RSE Consultation – my response about the secondary RSE bits

Here are my responses to the RSE Consultation which I did yesterday (I know I know, I’ve had weeks to do it, but it’s just me here). It’s a big consultation and it’s unwieldy, but if you wanted to have your say about the content of the RSE guidelines for secondary schools then that would probably just take you a few minutes because it’s just one box. I know. Here’s what I had to say about that in case you wanted to copy my homework.

The consultation link is here and you have till 11.45 tonight apparently (Wednesday 7th November 2018). Brook also have done this for the whole consultation, which you can read here. End Violence Against Women Coalition have shared their thoughts too.

There’s one big section asking about the content and I pasted all of this into it. Sorry/not sorry DfE. The numbers refer to the numbers in their guidance which are right there for you to look at in the consultation, just click the link. Apart from the bits in navy blue, everything below is what I said. Sorry, wordpress is being a dick today.

  1. I’m very pleased to see this less hierarchical approach to relationships. There are many potential valuable relationships and relationship models. Learning about how to do different kinds of relationships, and how we shouldn’t just be asking one relationship to give us everything, is an extremely important learning outcome. We should also not be creating a hierarchy of romantic relationships being more important than other kinds. I would caution against the idea that marriage relationships are any better or more ethical than other kinds of relationships.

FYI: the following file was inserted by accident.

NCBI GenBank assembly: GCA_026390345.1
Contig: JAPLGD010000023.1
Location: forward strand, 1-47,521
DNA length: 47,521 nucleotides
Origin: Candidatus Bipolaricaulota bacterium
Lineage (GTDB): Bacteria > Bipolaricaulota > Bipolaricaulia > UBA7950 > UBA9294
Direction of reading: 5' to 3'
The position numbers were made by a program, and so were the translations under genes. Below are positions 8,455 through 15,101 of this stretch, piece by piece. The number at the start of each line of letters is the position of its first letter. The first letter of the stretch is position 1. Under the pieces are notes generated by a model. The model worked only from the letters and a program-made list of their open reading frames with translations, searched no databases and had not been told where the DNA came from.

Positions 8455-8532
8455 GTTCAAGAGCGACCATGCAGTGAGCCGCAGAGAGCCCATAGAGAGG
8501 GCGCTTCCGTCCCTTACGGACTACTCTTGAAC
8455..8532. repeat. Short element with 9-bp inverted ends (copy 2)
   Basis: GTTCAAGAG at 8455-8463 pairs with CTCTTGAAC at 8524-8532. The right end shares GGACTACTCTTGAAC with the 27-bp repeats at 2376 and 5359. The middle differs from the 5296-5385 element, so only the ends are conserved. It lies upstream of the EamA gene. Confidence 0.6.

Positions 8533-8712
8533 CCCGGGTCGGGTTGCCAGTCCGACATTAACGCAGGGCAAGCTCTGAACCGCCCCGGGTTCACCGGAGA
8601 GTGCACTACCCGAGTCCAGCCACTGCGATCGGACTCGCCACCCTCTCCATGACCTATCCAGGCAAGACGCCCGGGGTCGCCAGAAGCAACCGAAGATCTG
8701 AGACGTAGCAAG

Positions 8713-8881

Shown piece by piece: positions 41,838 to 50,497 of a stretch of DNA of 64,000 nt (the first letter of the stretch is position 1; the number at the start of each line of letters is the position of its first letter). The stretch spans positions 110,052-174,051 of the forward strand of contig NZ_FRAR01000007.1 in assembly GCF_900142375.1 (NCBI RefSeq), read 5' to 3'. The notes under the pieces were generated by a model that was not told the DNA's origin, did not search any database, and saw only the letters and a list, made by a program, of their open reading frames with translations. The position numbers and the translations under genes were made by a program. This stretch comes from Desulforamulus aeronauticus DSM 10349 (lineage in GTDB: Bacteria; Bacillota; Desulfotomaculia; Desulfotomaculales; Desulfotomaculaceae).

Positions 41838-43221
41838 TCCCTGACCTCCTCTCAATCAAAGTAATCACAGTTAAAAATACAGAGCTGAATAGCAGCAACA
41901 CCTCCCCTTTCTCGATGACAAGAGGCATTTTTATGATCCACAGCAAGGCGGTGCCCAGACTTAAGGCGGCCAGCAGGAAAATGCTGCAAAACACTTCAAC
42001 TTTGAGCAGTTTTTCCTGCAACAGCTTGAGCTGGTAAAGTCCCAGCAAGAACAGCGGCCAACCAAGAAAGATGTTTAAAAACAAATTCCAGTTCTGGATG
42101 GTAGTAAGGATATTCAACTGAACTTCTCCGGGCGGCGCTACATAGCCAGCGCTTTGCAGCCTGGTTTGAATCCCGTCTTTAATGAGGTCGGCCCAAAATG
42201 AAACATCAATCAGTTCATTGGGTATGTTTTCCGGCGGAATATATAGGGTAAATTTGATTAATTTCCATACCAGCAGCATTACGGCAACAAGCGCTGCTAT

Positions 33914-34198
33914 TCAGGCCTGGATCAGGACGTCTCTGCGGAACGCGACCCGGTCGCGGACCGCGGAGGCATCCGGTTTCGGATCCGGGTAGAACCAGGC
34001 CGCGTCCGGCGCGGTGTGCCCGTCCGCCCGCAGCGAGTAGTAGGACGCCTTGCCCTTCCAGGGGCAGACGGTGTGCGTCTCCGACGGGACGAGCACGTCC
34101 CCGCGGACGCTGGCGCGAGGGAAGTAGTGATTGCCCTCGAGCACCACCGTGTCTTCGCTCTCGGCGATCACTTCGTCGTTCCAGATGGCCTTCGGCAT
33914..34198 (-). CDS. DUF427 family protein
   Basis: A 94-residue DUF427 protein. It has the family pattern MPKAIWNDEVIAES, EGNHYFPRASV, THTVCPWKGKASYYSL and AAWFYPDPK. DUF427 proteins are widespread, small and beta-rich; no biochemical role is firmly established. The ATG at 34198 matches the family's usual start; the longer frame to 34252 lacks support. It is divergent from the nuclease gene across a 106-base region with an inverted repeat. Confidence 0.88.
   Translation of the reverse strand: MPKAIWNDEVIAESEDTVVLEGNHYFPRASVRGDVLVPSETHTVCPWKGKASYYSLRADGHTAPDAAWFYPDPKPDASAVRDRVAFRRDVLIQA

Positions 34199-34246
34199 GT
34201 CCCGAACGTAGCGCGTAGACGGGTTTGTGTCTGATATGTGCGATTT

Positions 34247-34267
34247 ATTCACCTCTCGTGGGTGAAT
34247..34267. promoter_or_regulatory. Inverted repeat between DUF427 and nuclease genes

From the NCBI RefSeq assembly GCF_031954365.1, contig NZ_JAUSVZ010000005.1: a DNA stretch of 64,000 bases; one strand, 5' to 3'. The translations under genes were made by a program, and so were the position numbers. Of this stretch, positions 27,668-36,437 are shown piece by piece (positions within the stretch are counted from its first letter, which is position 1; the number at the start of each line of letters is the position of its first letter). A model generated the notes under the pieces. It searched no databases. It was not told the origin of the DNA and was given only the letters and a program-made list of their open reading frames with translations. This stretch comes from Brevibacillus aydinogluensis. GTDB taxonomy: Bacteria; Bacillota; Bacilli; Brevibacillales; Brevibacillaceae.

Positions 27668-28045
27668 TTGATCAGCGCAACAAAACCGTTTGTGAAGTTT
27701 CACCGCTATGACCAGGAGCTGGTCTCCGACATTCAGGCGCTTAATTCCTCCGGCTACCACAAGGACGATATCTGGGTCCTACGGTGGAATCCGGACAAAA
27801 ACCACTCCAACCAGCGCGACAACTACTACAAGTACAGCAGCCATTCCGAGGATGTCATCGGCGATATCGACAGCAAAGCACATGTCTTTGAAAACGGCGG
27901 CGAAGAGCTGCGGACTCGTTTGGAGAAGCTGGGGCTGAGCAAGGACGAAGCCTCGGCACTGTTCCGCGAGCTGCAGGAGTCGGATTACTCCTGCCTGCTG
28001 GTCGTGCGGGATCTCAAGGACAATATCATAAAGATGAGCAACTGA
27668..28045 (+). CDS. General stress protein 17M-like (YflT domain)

1. I would like to see something in here about the importance of consent and for the possibility that sex can be enjoyable and what RSE can do to address the fact that often sex is not enjoyable or consensual for too many people.
  1. Teachers often don’t feel able and are often just not equipped to answer young people’s questions about safer sex. It’s important for teachers to have up to date knowledge and to be able to answer students questions in a confident and matter of fact manner. I think these kinds of lessons are best dealt with by outside experts, for example from local sexual health services, or specialist sex educators.
  1. I think ‘intimate relationships’ is a term which needs to be unpacked here. A lot of young people will have intimate relationships that are not necessarily sexual. I think it would be more helpful to talk about intimate or sexual relationships in order for that to be clear.
  1. This seems to put the emphasis on the individual for being in a relationship which might not be good for their mental health — this is victim blaming. Instead, the guidance should be emphasising: self-care; looking out for others; about addressing our own relationship ethics; and being critical of the messages we receive about how being in a romantic relationship is always better than being single.
  1. Seems to be very muddled. It seems to suggest that young people should cultivate resilience in order to overcome barriers. This is an extremely unhelpful neo-liberal message to be including in a resource about RSE. Many of the barriers to good outcomes for people around relationships, sex, sexuality and how they feel about themselves are down to structural inequality: this is something that needs to be addressed within the guidance rather than simply telling students that if they work hard they will succeed. However this section also talks about some virtues, such as kindness, generosity and sense of justice, which are certainly important.

I think that this section needs to be rewritten to talk about:

– why it is that some people have more power and privilege than others,